Alternatively, a medical facility can adopt a multi-cloud approach, where it can rely on several vendors to provide an alternative in case one system goes down.
Risk 2: Obsolete legacy system issues
Most medical devices operate on legacy platforms which makes it difficult to replace them before migrating to cloud computing.
Integrating such systems into the cloud comes with a new set of risks. For instance, some legacy systems run on obsolete machine code and may contain security loopholes.
Before migrating to cloud solutions, medical facilities should identify and address any vulnerability that may come with legacy equipment.
Healthcare centers may also consider using network segmentation to isolate high-risk devices that may cause potential breaches. This will limit the negative impact on the network.
Risk 3: Regulatory compliance violations
There are strict regulations to protect patient data.
Violating these regulations can destroy the hospital’s reputation and comes with adverse financial consequences.
Therefore, healthcare organizations should ensure that they comply with regulations during cloud migration.
Healthcare firms should be aware that some cloud providers do not adhere to all regulations.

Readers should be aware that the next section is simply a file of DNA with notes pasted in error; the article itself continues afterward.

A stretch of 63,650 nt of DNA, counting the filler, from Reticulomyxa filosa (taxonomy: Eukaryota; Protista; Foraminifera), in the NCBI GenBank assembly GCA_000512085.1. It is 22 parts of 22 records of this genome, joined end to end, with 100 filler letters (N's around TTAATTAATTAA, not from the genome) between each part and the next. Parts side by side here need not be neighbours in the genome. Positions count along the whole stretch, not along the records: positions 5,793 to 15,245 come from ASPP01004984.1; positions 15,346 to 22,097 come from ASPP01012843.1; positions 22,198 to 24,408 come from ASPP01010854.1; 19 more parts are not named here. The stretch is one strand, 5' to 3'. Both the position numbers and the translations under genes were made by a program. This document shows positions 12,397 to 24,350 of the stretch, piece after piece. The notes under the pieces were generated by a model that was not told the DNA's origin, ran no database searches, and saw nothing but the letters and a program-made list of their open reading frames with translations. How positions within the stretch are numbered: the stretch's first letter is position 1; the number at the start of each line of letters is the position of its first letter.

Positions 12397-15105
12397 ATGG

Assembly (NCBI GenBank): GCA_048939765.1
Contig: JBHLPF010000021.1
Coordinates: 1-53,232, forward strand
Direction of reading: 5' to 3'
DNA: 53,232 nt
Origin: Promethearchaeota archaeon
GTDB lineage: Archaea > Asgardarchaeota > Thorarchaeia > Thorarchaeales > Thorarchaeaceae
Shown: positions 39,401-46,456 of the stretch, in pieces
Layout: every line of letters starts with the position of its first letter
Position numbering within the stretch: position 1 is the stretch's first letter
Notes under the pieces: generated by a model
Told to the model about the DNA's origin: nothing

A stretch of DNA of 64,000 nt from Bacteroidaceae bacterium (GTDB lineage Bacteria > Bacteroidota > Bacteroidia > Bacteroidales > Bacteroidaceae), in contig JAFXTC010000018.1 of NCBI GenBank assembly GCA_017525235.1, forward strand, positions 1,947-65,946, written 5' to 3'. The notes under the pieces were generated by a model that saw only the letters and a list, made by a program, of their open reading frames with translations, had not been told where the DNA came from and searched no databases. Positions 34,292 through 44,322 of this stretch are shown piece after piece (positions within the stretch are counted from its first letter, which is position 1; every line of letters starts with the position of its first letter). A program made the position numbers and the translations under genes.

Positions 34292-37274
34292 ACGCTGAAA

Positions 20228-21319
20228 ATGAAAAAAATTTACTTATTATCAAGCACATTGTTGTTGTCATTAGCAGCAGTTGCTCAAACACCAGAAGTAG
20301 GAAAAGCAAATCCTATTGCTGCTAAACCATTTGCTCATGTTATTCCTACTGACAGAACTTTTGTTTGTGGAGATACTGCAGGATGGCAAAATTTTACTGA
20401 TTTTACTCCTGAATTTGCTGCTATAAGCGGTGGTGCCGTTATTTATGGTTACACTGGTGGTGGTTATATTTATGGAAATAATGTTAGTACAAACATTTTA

Some cloud vendors may also be compliant but rely on tools from third parties to secure their systems.
Healthcare organizations should, therefore, evaluate cloud platforms to ensure that they comply with different regulations.
Risk 4: Organizational unpreparedness
Healthcare organizations may embrace cloud computing before they adequately prepare. For instance, they may fail to check if their existing systems and processes are well-documented.
This issue increases the probability of errors been transferred to the cloud. Therefore, an organization may not have a chance to fix its current systems.
In addition, some clients never trust their cloud computing providers. As a result, they could end up shifting to other facilities.
Healthcare organizations are required to prepare adequately for cloud computing before adopting it. They need to do technological assessments, as well as analyze their existing platforms.
In addition, healthcare organizations should familiarize themselves with their selected cloud platform to avoid confusion.
Risk 5: Security threats
Cloud computing is more secure compared to on-premises storage. However, cloud computing still faces significant risks including data breaches and malware attacks.
Though cloud vendors may be responsible for these threats, some issues may be due to employee errors and deliberate attacks.
Healthcare organizations should choose cloud vendors that offer a consistent offline backup solution to deal with security risks.
An organization can recover data from offline backup rather than paying ransom to hackers.
Robust encryption methods also need to be implemented so that information will still be unreadable in case of data breaches.
Cloud computing has numerous risks. Therefore, healthcare organizations should evaluate these platforms critically. This would enable them to set goals, as well as make effective decisions.
Peer Review Contributions by: Onesmus Mbaabu